Saturday Spins: Dire Straits
Long time no see y’all! Your hero is back and better than ever with an awesome spin from the mid-80s; a classic LP by one of the best bands in the multiverse. Last time we covered an extremely underrated band from the same era, but for all intents and purposes they might as well be from separate parts of earth; mostly because they were. While this album was the fifth effort by this band, it features two of their most famous songs. It is considered a groundbreaking album for a number of reasons such as the way it was engineered and the use of early computer animation in a music video for one of those famous songs I mentioned.
Brothers in Arms
As I have mentioned before, time and time again, there are just certain records that you can play through front to back without skipping. This is one of those records. I don’t think I have ever encountered a person that does not like Dire Straits, and Mark Knopfler and Co. pretty much saved rock n roll during the 80s from glam, hair bands, and synthy pop music.1
Of course, one of the more famous things about this album is Knopfler’s attempt to emulate the so-called “Billy Gibbons Sound.” Gibbons is the guitarist for legendary blues-rock band ZZ Top. Anyone that has ever listened to ZZ Top knows that they sound like more than a simple three-piece band. At the time, ZZ Top was ruling the MTV music video circuit.2
What actually occurred was an accidental sound that went on to shape one of Dire Straits’ most well-known songs, “Money for Nothing.” The artwork features a photo of Knopfler’s 1937 resonator-style guitar. On the back is a painting of the same.
Tracks I Think Are Great
If you’ve never watched the music video for “Money for Nothing,” here it is:
So I suppose now is the time to talk about the use of the word “faggot” in the song and video. Knopfler caught a lot of flack for using the slur, and of course in these modern times use of the slur is something to be more than frowned upon. Anyway, Knopfler has explained, (and if you give the song a cursory listen, he shouldn’t have to explain anything) that there was a certain subset of society that he was trying to channel. The guy doing the talking was and is your prototypical scared white dude who cannot wrap his head around someone or something that is a little bit different than him. Also the video featured state-of-the-art computer animation, a first for its time.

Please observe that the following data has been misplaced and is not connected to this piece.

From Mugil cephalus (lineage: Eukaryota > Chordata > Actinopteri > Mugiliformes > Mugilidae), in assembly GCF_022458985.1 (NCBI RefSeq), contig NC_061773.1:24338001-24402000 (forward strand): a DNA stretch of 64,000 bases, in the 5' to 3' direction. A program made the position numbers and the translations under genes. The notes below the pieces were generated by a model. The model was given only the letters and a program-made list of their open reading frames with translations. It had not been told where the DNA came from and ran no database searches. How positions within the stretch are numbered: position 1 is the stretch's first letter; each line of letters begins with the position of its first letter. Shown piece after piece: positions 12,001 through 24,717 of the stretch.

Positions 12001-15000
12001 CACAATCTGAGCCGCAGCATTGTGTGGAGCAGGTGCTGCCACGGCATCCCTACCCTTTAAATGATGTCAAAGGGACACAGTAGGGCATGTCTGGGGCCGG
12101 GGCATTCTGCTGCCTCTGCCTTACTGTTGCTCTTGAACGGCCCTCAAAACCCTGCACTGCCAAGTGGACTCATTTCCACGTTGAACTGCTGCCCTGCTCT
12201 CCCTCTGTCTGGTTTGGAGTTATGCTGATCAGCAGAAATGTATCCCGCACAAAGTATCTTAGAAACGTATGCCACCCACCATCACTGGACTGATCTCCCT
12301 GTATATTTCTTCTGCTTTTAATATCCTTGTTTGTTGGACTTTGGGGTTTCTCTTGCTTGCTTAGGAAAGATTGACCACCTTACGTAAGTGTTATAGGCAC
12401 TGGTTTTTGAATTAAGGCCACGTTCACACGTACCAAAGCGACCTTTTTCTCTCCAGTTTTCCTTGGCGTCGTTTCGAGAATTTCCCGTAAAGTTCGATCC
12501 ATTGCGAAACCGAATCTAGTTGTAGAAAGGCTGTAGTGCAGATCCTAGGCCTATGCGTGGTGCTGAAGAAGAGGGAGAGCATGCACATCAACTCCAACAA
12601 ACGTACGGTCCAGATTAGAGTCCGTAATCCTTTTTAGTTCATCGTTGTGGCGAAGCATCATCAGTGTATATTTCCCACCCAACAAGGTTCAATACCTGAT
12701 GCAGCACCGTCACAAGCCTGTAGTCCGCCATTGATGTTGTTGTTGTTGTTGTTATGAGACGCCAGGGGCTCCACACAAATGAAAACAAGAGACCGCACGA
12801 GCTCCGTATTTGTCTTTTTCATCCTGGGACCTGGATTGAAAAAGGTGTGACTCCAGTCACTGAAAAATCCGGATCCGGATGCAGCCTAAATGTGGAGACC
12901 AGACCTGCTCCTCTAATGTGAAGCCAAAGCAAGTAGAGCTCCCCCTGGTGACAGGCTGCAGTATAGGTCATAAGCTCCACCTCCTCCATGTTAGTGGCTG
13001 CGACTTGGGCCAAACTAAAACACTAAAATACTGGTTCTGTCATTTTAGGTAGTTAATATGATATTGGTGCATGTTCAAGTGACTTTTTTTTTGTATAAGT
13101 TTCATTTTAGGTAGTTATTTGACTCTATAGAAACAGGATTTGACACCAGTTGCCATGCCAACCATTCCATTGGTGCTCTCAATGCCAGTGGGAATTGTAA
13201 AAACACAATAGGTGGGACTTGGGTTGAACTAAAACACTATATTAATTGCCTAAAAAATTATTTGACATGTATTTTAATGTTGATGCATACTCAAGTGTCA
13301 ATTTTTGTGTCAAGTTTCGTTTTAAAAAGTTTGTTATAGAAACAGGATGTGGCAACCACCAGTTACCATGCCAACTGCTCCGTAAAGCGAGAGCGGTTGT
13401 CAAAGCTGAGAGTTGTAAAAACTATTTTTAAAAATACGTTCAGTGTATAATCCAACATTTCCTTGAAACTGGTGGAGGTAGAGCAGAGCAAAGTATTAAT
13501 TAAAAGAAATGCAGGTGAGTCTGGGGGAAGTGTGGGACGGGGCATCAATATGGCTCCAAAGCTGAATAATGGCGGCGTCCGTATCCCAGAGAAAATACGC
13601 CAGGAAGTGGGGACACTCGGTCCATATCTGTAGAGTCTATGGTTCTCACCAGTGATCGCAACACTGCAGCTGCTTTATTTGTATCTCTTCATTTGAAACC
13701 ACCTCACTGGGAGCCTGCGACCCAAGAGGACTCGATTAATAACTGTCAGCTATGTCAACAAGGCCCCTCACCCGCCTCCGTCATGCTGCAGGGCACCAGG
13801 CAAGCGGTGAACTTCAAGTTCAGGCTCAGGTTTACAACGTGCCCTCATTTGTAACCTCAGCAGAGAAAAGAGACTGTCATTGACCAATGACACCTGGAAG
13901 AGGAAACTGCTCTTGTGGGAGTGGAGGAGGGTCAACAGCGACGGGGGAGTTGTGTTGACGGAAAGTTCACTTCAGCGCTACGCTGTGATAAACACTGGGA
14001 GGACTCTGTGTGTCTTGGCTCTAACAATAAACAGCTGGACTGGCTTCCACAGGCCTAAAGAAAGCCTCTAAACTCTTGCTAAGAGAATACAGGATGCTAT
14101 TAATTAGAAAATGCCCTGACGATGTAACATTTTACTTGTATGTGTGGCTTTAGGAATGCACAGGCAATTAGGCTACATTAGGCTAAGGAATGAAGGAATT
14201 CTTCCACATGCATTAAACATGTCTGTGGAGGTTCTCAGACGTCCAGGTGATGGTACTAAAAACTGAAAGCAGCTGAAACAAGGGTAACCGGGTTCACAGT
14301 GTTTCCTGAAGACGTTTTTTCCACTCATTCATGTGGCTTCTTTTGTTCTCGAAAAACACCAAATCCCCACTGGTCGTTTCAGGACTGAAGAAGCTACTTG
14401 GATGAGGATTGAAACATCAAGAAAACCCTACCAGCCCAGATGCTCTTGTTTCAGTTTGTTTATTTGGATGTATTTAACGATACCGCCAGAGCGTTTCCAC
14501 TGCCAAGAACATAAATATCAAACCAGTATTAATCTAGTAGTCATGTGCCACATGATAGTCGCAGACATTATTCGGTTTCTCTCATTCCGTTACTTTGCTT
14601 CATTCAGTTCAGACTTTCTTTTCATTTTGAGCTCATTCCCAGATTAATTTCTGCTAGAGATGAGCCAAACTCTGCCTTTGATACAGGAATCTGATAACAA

My how far we’ve come.
The opening song, “So Far Away” is another great song which features Knopfler’s minimal, yet complex guitar work. “Walk of Life” is another one of Dire Straits’ more popular and well-known songs. I think there is a YouTube video or channel out there which dubs the opening riff into the endings of several notable films. The result is that it works, almost every single time.
The title track “Brothers in Arms” has become a staple of Knopfler’s live set, and has been featured in many great scenes in television history as well. I can’t locate a good video of it, but it was featured at the end of an episode of The West Wing after a besieged President Bartlet talks with the ghost of his longtime secretary, Dolores Landingham where she convinces him to run for a second term. I believe the episode is called “Two Cathedrals.” It was also prominently featured in the final episode of The Americans.
A couple of other tracks to not miss out on are “Your Latest Trick” and “Ride Across the River.” The latter is one of my favorite Dire Straits songs that isn’t in the “well-known” category.
Since Mark Knopfler is a freak about sound quality, this album has the distinction of being one of the first to be recorded using Sony’s revolutionary 24-track digital tape machine. There are a lot of people, most musicians, who do battle over the “digital” vs “analog” recording method. Some of us can pick out the subtleties if you really give some albums a close listen, others are just in it for the enjoyment of the music, though.
Another fun thing about this album is that, although I am covering it here as an LP, the CD actually outsold the LP in the mid-80s when it was released. I suppose you can really say that this is when vinyl sales began their slow decline as compact discs began to take a serious hold on the music industry.